Marty McFly and Doc Brown can keep their DeLorean: my way back to 1985 during quarantine is via the NES Classic Edition. The mini version officially replaced my childhood console which, just like me, had been feeling its age. Now I can start a Super Mario 2 run without the game randomly restarting in the middle of the Fryguy fight. A lot of my favorite games are already among the 30 pre-installed titles: Punch-Out!! is the perfect stress-reliever, Mega Man 2 is platformer perfection, and I’d love to unleash Dr. Mario on the coronavirus. (On the other hand, I would have programmed RBI Baseball over Tecmo Bowl and A Boy and His Blob over Kid Icarus. And why no Paperboy, Chief Willoughby?) It’s nice to know that even as I’ve gotten older, 8-bit button-mashing stays the same. - Ethan Alter, Yahoo Entertainment senior writer

Buying produce straight from the farm

My family has been making hour-long weekly drives to a California farm to buy produce from a "drive-through stand." Drivers move slowly through a line and point out fruit and vegetables while gloved and masked farmers box them up. While it's not a perfect system, it beats the grocery store where produce, laid out in the open, is handled by multiple workers and customers. Since we're not going anywhere these days, our weekly scenic drives break the city routine. And knowing this is a local organic option, we might continue even after the pandemic. - Elise Solé, Yahoo Life writer and editor

Becky Horvath and her pals meet up for enthusiastic three-minute dance parties. (Photo: Becky Horvath)
Becky Horvath and her pals meet up for enthusiastic three-minute dance parties. (Photo: Becky Horvath)

3-minute online dance parties

A friend, Cindy Phillips, started hosting nightly “3-Minute Dance Parties” the last week in March. She’ll post the week’s songs on Facebook so you can warm up (and dress up!) accordingly. You sign into Zoom at the designated time, she hits play and everyone lets loose for the length of the song. You log off immediately and look forward to enjoying the video online. On a really bad day, it’s amazing what dancing with reckless abandon for three minutes can do to boost your mood, not to mention the joy it brings to watch everyone afterward. Next week marks dance party #50! - Becky Horvath, Yahoo Life and Entertainment supervising producer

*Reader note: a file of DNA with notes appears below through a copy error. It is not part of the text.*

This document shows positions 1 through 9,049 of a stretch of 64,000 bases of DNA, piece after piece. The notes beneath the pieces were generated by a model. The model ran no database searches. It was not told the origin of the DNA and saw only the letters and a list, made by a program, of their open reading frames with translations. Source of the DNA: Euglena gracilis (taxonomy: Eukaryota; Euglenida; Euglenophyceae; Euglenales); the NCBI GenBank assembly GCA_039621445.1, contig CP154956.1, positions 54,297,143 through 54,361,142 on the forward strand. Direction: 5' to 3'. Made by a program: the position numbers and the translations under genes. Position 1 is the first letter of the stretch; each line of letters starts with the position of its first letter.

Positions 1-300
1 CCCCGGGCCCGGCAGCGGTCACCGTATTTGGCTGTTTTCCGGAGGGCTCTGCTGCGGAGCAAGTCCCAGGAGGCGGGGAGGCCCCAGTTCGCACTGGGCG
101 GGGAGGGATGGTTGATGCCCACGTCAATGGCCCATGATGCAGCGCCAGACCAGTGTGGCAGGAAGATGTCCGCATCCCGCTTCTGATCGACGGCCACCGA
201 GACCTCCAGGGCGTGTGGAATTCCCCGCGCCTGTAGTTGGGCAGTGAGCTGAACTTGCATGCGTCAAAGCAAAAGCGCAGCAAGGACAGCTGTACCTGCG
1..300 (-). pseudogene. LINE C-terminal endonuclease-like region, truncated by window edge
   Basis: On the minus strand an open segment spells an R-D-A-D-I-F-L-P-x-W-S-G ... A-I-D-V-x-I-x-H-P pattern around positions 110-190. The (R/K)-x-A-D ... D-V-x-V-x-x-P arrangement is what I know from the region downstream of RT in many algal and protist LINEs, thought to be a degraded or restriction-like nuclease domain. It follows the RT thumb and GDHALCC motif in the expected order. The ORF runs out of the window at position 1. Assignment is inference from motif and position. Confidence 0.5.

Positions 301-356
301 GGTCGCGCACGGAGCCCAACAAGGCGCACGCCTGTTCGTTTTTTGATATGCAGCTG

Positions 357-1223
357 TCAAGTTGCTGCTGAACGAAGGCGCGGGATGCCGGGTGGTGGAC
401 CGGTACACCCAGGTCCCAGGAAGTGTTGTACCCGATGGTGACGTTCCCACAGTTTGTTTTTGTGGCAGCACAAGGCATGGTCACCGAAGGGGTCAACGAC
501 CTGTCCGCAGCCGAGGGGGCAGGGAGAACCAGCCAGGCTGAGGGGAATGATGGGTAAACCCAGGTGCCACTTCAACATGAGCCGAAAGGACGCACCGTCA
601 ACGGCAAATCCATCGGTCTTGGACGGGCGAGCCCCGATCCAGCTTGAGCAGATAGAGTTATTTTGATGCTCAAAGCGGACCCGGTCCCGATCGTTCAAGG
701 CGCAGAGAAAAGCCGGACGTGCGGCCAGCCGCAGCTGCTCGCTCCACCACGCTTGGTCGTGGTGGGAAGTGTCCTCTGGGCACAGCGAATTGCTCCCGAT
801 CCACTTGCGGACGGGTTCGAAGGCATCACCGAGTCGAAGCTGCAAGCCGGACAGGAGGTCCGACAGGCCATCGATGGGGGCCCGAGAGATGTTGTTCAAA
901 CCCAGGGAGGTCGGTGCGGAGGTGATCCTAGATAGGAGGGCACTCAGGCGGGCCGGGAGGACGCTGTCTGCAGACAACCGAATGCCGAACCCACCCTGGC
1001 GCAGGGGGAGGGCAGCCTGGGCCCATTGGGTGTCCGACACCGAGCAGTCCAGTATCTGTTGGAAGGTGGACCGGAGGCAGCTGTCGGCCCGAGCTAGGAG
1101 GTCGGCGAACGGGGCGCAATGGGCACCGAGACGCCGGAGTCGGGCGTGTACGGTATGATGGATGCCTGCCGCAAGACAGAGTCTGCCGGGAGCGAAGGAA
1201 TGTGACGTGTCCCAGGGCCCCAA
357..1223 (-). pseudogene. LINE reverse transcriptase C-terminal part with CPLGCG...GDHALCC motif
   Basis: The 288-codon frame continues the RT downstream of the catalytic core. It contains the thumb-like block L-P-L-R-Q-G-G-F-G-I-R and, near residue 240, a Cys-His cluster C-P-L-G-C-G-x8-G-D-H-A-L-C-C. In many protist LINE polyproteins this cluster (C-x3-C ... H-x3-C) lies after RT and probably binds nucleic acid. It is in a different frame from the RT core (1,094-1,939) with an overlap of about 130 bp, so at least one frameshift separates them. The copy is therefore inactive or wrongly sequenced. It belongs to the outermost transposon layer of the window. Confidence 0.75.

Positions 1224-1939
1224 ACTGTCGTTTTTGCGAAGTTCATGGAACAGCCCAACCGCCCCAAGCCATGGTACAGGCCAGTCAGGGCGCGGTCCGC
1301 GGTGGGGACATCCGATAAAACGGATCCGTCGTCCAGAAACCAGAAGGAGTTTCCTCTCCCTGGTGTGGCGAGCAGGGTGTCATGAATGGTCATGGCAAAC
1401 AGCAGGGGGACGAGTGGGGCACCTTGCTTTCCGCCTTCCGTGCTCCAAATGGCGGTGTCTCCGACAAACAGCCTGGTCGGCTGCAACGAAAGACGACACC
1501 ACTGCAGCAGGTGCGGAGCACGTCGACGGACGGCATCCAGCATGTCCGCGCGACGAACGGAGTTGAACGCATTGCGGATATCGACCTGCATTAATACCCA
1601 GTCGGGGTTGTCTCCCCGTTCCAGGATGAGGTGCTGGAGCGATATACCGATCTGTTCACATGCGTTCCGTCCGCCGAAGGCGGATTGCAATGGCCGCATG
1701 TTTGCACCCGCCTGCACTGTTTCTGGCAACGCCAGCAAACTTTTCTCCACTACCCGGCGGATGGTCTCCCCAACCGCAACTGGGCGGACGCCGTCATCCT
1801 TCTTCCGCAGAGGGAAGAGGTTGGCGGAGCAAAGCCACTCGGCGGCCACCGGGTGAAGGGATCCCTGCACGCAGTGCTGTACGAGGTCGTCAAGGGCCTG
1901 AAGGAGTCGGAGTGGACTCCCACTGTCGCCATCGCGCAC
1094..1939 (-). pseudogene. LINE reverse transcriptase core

I have never understood the idea of running for pleasure. To me, the idea was intertwined with the memories of being surrounded by 40 sweaty, smelly high schoolers while being forced to run a timed mile. But when the stress of the pandemic and readjusting to living in my childhood home (with my entire family of six under the same roof for the first time in a decade ) became too much, I laced up my sneakers and went for it. Without putting pressure on myself to run a certain distance or in an allotted time period, I was able to finally understand "running for pleasure." I started running different distances and routes each time to keep it from becoming mundane and allowing myself that time to just listen to whatever music I wanted, not necessarily the perfect running playlist but anything that took my mind off what we're currently living through. At my best, I can only run just under three miles but to me, that wasn't the point. Every time I completed a run I could tell my stress was significantly lower than before I went — and my family could tell too. - Allison McHugh, Yahoo Life and Entertainment social video producer

For the latest coronavirus news and updates, follow along at According to experts, people over 60 and those who are immunocompromised continue to be the most at risk. If you have questions, please reference the CDC’s and WHO’s resource guides.